Sensory Integration Treatment
Based upon the original work of A. Jean Ayres, Sensory Integration theory and practice has grown to incorporate advanced practice in response to the growing body of knowledge about the brain, its pathways, and the ways in which mind and body work. Our treatments include a variety of methods used to address deficits in all of the sensory processing systems.
Just as a computer is made to process data, the human brain is made to process sensory data into meaningful information. The brain is designed to be able to process classroom sounds into instructions, written numbers into equations, and even sights along a roadway into traffic signs.
Examples of sensory processing that the brain handles might include the ability to process:
- sounds into language, music, or the wail of a siren.
- sights into words, pictures, or faces of people you know
- touch into the soft feel of a silky blouse, the itch of a garment tag at the back of your neck, or the light touch of a bug on your arm
- tastes and textures in the mouth into the sweet taste of ice cream, the bumpy texture of tapioca, the tingle of a stick of cinnamon gum, or the sour crisp of a pickle
- moving through space into the gentle lull of a boat ride, the plummet of a roller coaster dip, or the alert to danger when stumbling
- smells and feelings associated with the aroma of hot bread, the fragrance of a flower, or the stench of a boys locker room
- joint movement and muscle excursion into the pressure of a firm handshake, or the pull of muscles exercising
The brain is designed to simultaneously integrate these types of sensory inputs and compute their meaning, given a particular context. e.g. A light moving touch on the arm while sitting on a blanket on a sunny day at a picnic might be computed as a bug on your arm, while a light moving touch on the arm while at a nighttime party might be computed as an invitation to dance.
Understanding Sensory Integration Disorder
Sensory Integration Disorder is an inability to pull together and understand (or process) sensory information from the environment. This includes the ability to understand sensory information that arises from one’s own body (such as from muscles and joints), as well as understanding sensory information that arises from other people (such as language) and objects in the environment.
Everyone experiences difficulties in pulling together this type of information at one time or another, particularly during periods of growth, change, or stress. However, people who have sensory integration dysfunction experience these difficulties consistently throughout most of their day. These difficulties impact their performance at home, at work, at school, and at play.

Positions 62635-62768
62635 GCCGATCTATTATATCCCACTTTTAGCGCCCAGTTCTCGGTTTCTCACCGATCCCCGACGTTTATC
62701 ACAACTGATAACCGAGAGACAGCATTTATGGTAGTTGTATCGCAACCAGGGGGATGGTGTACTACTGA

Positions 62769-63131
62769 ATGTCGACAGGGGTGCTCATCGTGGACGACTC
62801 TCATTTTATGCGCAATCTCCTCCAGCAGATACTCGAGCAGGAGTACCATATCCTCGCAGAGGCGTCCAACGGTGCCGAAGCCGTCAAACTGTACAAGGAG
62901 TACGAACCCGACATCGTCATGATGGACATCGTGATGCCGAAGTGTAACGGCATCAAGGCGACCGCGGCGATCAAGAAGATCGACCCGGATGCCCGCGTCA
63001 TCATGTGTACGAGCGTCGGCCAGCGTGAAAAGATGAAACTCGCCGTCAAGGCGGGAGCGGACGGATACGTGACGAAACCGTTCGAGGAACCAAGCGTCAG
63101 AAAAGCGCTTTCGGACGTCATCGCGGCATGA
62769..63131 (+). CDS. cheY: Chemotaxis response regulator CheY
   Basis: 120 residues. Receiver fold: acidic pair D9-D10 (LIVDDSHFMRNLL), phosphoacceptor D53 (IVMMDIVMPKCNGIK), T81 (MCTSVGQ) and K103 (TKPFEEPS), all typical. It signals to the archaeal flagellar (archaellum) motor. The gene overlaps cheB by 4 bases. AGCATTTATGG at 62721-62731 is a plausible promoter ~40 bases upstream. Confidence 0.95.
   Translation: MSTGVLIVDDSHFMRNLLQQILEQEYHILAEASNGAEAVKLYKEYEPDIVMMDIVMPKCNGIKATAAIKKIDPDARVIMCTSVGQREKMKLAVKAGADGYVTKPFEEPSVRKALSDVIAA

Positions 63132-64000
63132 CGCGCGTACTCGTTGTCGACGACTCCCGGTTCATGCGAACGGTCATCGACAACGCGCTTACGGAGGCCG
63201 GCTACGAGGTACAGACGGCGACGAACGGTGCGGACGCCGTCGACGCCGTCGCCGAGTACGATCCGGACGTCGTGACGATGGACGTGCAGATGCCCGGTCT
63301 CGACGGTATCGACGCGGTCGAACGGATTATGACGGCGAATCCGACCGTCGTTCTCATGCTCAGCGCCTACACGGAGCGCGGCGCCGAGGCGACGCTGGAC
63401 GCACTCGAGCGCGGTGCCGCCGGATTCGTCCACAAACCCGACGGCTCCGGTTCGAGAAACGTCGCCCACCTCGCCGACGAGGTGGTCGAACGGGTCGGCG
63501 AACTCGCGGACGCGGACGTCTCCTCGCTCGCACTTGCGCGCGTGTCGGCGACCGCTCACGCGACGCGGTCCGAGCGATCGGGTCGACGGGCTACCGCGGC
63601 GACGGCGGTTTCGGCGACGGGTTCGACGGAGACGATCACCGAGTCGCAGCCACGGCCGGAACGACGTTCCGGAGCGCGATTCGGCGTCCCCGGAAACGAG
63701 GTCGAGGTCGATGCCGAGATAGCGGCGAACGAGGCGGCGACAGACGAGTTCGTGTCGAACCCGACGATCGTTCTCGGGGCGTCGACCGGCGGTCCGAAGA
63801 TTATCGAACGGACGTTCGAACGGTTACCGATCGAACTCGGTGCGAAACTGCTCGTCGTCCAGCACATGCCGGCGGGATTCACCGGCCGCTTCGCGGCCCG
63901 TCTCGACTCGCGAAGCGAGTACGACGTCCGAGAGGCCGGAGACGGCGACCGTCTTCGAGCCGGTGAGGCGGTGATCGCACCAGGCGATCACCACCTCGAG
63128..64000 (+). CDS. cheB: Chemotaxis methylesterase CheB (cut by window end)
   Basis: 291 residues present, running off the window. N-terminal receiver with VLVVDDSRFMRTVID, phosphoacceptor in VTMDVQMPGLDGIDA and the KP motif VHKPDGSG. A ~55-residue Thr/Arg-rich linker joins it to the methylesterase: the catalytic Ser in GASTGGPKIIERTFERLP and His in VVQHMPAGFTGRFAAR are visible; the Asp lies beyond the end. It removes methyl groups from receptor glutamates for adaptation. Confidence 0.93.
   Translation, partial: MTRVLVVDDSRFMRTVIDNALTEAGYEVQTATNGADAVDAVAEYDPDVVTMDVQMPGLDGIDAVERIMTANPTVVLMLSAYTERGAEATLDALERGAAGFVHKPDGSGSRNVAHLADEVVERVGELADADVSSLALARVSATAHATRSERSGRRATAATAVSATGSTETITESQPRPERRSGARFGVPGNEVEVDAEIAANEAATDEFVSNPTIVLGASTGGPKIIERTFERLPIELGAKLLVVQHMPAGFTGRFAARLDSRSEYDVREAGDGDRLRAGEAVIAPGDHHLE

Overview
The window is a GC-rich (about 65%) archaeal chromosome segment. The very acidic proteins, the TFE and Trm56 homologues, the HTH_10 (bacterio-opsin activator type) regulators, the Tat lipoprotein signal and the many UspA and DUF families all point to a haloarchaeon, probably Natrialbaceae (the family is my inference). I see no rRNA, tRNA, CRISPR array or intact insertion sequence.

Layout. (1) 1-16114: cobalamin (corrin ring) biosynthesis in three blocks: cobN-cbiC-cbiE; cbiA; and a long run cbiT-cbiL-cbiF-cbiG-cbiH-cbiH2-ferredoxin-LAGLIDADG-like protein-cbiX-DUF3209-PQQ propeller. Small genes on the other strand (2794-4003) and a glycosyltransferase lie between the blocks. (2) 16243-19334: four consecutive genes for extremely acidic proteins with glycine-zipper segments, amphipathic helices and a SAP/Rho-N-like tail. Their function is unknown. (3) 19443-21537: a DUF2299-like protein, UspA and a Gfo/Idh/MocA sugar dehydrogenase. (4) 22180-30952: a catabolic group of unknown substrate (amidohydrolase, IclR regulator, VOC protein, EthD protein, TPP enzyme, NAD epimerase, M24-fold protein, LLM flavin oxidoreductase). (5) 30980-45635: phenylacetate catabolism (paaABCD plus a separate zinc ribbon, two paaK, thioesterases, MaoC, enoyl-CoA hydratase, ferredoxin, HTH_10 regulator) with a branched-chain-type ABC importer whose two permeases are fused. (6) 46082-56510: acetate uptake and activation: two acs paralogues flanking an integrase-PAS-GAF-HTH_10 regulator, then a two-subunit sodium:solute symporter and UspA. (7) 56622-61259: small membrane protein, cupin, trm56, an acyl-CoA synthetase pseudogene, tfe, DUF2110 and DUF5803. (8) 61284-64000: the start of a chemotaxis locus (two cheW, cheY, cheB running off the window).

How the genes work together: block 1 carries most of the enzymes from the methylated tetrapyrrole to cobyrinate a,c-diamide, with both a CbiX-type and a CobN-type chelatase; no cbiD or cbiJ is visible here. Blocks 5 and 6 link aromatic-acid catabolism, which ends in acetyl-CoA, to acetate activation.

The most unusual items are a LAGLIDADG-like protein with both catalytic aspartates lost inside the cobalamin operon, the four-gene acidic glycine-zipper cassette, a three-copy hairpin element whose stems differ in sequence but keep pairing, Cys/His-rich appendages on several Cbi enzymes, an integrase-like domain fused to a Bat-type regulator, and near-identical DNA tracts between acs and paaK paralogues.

How Common Is It?
Sensory Integration Disorders, also referred to as sensory based learning disabilities, is estimated to impact 15 to 25% of our children in each classroom according to some sources. This means that approximately one in every 4 children suffers some type of learning disability that can be explained by sensory processing deficits.
Are There Any Early Warning Signs?
Early signs of Sensory Integration Disorder may include over or under sensitivity to touch, movement, sights, or sounds; unusually high or low activity level; poorly organized behavior; delays in speech, language, motor skills; poor play skills; social detachment, or delays in acquiring developmental skills
Sensory integration disorders impact learning and social behavior. When left untreated, the behaviors of children with sensory integration disorders tend to show associated disorders such as attention deficit, learning disability, behavior problems, dyslexia, and other perceptual phenomena.
For example, when the ability to process sounds is impaired, the child might be able to hear, but not necessarily understand speech and other environmental sounds. Following instructions may be difficult as well as developing intelligible speech.
When the ability to process sights is impaired, although the child is able to see, they may not necessarily be able to recognize common objects and associate them with their function. At times these children may not be able to judge how close they are to objects and frequently stumble or trip.
When the ability to process touch is impaired, although the child may be able to appreciate touch to some degree, they might not necessarily understand how to touch. Grip may be too hard, too light, or too rough. Broken toys, and difficulties with safe play may be problematic.
When the ability to process taste or even touch inside the mouth is impaired, although the child eats, typically they are very picky eaters. Since healthy nutrition impacts mood, activity level, and attention, learning will be affected as well.
Children with sensory integration disorders can be helped through treatment that is provided by a therapist who is trained in use of the specialized equipment and techniques needed to address the underlying sensory processing issues.
Need help getting these issues addressed?
Take a look at our Virtual Occupational Therapy page.